On the other hand, there is the pace of real business, the lethargy of many organizations to adopt technology or change, and the sheer high-pressure nature of marketing.
The longer time goes on, the larger this gap gets between what's real, and what's not. Between what's happening, and what we say in our keynotes on stage should be happening. 99u ran an article about this in the creative world, calling it the "Bullshit industrial complex."
That gap that is created is filled with disillusionment. A widening sense of skepticism. And ultimately, fear. Fear of being left behind, of being the only one in the room not able to keep up. Fear of failure.
Enter, the voice of disillusionment.
Enter our friend (or foe), Selfie Humblebrag.
Whether they are male, or female.
Whether they're right, or wrong.
Out of line, or a welcome respite from blind agreement.
Whatever your opinion of this person...
They are not the problem.
Perhaps they are, instead, a symptom of an industry too focused on hype.
Though I didn't see her keynote, I know Ann Handley was planning to talk about the importance of slowing down in her keynote. We had chatted about the idea months ago.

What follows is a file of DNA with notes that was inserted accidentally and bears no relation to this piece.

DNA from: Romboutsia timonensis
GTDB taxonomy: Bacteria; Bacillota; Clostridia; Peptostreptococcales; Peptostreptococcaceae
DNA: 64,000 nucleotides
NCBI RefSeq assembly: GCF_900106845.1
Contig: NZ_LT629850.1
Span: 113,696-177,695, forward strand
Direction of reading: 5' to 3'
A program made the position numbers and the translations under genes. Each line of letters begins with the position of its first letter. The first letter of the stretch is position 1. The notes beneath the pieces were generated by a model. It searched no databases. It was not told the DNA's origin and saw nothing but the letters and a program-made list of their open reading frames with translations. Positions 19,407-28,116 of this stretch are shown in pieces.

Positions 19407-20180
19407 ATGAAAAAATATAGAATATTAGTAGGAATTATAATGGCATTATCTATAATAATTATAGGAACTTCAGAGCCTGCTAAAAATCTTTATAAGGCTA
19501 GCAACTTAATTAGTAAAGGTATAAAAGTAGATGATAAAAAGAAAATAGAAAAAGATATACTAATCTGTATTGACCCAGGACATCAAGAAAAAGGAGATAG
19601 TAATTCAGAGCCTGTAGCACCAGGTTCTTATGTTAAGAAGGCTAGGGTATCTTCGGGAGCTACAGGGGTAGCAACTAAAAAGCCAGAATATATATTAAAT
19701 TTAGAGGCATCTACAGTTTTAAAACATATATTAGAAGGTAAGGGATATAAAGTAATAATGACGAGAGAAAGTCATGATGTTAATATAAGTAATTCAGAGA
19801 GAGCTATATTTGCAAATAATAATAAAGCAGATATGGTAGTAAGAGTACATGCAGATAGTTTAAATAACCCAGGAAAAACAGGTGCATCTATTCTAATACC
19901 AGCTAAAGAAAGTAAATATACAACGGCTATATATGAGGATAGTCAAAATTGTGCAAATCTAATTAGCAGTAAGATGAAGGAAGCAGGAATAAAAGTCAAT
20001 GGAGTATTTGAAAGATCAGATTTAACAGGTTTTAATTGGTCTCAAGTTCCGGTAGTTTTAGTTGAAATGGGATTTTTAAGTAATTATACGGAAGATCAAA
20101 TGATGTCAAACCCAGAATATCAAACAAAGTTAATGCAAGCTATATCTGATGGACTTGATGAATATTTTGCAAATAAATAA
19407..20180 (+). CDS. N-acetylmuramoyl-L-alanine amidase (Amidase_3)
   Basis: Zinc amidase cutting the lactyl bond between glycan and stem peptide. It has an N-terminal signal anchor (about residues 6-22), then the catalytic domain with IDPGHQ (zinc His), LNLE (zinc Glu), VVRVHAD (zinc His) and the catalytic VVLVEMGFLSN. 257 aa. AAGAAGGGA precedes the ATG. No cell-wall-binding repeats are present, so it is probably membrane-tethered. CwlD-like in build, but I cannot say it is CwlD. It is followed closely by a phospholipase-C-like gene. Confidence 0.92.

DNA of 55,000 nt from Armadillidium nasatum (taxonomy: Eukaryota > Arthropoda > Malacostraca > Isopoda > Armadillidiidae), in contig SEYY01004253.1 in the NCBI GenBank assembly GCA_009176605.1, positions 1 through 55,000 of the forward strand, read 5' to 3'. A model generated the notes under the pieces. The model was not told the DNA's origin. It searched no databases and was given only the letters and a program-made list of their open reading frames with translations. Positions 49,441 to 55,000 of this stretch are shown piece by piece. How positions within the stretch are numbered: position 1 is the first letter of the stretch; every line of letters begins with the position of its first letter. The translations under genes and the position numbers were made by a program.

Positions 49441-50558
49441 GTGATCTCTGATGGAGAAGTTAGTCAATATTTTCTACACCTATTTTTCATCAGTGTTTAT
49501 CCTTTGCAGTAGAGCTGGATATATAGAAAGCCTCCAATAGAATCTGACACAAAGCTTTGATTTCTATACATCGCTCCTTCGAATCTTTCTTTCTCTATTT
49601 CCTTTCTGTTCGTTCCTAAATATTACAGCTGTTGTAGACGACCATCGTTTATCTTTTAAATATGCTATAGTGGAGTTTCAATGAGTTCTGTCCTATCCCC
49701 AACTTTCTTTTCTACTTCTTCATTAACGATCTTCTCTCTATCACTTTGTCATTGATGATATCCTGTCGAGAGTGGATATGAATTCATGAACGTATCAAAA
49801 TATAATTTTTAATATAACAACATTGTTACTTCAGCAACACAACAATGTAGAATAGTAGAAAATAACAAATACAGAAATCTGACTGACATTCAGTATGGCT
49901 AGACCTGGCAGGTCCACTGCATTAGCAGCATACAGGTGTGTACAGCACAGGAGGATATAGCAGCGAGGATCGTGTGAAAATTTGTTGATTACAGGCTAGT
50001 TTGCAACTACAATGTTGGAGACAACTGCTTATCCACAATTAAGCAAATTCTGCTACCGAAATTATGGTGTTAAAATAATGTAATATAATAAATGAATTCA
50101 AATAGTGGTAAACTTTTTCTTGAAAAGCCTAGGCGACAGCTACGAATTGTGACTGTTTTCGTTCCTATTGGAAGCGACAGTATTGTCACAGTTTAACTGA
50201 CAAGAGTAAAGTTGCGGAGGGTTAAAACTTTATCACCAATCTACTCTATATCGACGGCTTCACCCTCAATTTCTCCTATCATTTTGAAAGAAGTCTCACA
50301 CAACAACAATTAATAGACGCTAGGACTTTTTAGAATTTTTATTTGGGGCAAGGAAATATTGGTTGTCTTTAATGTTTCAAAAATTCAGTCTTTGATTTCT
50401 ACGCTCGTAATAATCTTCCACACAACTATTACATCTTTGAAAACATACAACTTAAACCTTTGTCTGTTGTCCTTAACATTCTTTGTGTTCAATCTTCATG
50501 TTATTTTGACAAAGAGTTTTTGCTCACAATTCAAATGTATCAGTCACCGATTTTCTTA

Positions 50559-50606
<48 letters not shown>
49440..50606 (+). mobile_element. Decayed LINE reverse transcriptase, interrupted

Her intuition was SPOT on. I was in vehement support of the importance of slow.
Perhaps it's because I have recently begun the practice of yoga, of mindfulness, and of chilling the f*ck out long enough to quiet the noise, and focus on what matters.
Can we do the same in marketing? Can we self-reflect long enough to make some changes? I don't know. As an industry, we have a lot of reconciliation to do between the hype and the reality of our profession.
Maybe the answer is simply, as another mentor of mine always says, let the bad apples weed themselves out. Let the good ideas, and the right thinkers remain. Can this happen if our conferences and spokespeople are nothing more than an echo chamber?
Maybe Selfie Humblebrag is giving voice to the inner rumbles of frustration that more feel, but do not say aloud. Maybe we do need to be more critical of our conferences, our media, and our institutions that, in a changing world, act as our respite, our guidance, our safe spaces to learn and figure it out. But perhaps we can do it not anonymously, but with confidence, and respect.
As for our friend, Humblebrag, it's interesting that he chose a Van Gogh painting to be his avatar.
"For my part I know nothing with any certainty, but the sight of the stars makes me dream."
Huh, pretty humble guy, that Van Gogh.
What do you think?